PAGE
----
Prof Roy Hall Prof Alex Khromykh

University of Queensland research on mosquito-borne viruses will play a key role in a new $4.8 million project to prevent disease in crocodiles and enable Australian crocodile producers to become more competitive.

UQ School of Chemistry and Molecular Biosciences (SCMB) and Australian Infectious Diseases Research Centre researcher Professor Roy Hall said the project would benefit from UQ’s expertise in the development of diagnostics and vaccines for mosquito-borne viruses such as Zika, Japanese Encephalitis, West Nile and Chikungunya viruses.

“We will contribute funding and specialist expertise, with an outstanding UQ team including SCMB researchers Professor Alex Khromykh and Dr Jody Hobson-Peters, and School of Veterinary Science researcher Dr Helle Bielefeldt-Ohmann,” he said.

The Federal Government has announced it is investing $1.15 million into Northern Territory-based Porosus Pty Ltd’s $4.8 million project, via the CRC for Developing Northern Australia.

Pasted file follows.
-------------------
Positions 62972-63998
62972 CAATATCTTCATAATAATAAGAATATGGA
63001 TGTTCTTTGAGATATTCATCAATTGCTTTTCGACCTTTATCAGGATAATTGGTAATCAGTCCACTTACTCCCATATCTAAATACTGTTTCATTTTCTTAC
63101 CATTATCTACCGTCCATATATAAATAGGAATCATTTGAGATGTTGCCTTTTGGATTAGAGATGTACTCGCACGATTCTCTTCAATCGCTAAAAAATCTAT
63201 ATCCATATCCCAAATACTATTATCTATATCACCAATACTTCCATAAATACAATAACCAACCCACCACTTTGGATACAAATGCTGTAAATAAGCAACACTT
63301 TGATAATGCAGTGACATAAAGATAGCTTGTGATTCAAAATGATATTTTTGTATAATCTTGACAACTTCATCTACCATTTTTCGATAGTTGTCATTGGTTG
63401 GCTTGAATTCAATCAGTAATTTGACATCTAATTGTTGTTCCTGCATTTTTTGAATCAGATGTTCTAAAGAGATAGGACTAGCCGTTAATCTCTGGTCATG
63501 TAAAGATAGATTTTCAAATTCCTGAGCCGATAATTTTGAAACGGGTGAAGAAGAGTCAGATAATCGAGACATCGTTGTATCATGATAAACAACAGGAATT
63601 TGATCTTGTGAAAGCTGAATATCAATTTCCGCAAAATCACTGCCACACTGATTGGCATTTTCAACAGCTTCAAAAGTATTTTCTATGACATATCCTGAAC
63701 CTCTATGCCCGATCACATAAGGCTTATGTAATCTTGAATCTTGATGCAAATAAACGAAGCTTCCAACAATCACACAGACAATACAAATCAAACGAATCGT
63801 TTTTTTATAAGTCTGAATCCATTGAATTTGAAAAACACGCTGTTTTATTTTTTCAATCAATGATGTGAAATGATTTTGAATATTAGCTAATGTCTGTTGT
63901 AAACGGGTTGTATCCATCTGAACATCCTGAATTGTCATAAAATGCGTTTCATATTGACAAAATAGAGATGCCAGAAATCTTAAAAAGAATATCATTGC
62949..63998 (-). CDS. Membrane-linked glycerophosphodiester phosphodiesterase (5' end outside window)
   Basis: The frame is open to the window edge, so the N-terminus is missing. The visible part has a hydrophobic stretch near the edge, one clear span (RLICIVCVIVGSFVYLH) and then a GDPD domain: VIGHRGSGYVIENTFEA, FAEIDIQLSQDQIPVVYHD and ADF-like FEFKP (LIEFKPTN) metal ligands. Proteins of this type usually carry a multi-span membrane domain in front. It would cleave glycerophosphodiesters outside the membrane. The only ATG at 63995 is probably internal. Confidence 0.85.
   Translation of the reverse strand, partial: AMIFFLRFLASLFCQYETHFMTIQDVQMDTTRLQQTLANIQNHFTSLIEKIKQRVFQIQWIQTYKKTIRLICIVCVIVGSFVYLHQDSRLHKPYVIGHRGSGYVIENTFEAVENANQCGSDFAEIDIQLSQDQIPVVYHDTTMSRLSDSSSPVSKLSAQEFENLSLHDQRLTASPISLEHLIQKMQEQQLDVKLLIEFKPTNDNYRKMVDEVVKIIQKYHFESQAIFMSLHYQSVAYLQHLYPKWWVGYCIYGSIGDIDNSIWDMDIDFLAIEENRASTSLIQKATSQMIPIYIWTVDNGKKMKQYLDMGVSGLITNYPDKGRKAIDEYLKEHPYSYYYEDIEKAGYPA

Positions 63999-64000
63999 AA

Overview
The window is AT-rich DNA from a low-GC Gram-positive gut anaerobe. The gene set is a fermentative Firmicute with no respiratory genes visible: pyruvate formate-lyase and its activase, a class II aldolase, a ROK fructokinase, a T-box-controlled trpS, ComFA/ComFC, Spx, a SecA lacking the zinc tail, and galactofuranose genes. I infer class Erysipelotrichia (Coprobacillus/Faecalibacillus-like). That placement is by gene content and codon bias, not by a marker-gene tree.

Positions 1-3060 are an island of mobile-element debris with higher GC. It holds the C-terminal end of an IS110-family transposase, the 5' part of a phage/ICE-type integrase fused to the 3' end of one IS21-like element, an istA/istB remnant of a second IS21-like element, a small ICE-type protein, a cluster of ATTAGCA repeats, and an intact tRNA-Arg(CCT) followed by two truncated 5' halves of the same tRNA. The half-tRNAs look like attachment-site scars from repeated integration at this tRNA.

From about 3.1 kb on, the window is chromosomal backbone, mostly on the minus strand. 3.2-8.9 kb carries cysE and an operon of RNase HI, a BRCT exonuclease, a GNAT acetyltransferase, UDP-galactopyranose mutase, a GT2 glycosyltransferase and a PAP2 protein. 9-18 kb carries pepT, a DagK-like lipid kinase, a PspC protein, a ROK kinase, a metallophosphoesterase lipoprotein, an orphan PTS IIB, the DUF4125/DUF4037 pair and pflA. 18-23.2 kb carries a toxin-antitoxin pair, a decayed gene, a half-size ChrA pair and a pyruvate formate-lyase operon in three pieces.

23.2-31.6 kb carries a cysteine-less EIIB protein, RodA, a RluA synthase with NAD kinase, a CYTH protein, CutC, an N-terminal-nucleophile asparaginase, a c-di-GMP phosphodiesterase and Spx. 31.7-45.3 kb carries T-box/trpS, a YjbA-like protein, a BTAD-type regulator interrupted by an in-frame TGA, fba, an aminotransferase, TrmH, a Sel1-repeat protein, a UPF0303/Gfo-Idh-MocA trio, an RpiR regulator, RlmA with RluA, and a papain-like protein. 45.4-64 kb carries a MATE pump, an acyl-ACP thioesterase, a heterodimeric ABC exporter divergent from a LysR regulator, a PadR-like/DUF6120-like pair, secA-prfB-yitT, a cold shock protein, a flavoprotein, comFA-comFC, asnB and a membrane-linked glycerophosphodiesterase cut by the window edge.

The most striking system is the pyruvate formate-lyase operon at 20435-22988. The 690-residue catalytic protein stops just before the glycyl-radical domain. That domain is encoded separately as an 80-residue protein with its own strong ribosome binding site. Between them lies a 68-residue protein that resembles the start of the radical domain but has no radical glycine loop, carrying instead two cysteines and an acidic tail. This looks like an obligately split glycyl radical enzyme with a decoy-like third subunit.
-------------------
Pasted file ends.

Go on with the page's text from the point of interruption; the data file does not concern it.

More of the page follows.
The project will develop and apply control strategies to prevent skin lesions in crocodiles caused by mosquito-borne viruses and poxviruses.

Reducing skin lesions caused by these viral infections will allow more of the crocodile skin to be used in the high-end fashion market.

Professor Hall’s research is focussed on the discovery of newly emerged mosquito-borne viruses and understanding the diseases they cause.

These studies have recently led to the development of new technologies for vaccine development, potential immunotherapy agents and new diagnostic tests.

University partners in the new project also include La Trobe University, Australian National University, and James Cook University.

 

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